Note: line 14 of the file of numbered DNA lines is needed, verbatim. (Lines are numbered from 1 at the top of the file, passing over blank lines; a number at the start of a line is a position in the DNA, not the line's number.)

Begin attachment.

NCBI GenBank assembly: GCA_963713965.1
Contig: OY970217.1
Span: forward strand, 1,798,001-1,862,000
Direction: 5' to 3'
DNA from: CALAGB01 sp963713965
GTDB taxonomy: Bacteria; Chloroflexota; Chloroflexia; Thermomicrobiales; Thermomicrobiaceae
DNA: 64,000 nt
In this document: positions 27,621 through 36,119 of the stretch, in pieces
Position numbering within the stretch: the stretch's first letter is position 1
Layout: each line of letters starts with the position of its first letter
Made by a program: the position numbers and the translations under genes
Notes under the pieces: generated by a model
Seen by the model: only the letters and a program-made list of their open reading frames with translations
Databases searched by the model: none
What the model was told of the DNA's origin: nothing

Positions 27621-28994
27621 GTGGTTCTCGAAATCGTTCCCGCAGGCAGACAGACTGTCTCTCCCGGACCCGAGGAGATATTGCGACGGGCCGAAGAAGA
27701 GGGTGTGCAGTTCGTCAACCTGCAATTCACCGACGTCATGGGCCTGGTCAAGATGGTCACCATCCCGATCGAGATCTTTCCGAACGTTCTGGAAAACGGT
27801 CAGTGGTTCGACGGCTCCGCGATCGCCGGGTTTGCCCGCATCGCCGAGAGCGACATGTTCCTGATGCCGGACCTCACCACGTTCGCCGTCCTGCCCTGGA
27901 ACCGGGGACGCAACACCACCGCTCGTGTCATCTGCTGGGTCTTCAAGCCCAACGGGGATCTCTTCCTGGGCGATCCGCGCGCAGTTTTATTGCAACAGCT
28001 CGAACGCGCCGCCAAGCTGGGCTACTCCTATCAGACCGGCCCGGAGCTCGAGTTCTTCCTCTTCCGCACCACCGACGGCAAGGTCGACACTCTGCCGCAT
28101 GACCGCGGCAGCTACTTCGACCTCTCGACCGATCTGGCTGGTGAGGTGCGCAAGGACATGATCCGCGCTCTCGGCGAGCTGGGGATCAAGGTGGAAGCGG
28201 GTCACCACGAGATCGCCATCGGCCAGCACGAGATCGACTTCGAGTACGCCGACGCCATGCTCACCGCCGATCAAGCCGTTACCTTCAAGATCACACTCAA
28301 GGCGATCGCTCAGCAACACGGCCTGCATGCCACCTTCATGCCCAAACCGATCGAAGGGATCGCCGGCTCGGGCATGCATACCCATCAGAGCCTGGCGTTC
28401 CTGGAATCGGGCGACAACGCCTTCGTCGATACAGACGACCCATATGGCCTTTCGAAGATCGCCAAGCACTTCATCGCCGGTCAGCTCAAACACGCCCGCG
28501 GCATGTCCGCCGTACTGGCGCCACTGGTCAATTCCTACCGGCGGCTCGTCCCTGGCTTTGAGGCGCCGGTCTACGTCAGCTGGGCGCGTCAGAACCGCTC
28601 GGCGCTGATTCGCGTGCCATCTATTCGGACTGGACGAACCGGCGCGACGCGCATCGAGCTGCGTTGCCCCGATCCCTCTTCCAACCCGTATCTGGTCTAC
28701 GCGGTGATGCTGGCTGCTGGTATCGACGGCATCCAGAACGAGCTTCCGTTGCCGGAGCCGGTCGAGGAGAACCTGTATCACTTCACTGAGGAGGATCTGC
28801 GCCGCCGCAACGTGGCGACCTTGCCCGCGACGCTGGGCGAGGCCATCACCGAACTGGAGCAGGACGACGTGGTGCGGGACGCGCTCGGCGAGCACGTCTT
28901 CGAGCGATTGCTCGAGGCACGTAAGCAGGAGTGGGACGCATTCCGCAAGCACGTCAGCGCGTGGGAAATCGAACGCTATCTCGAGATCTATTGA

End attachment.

Databases searched by the model: none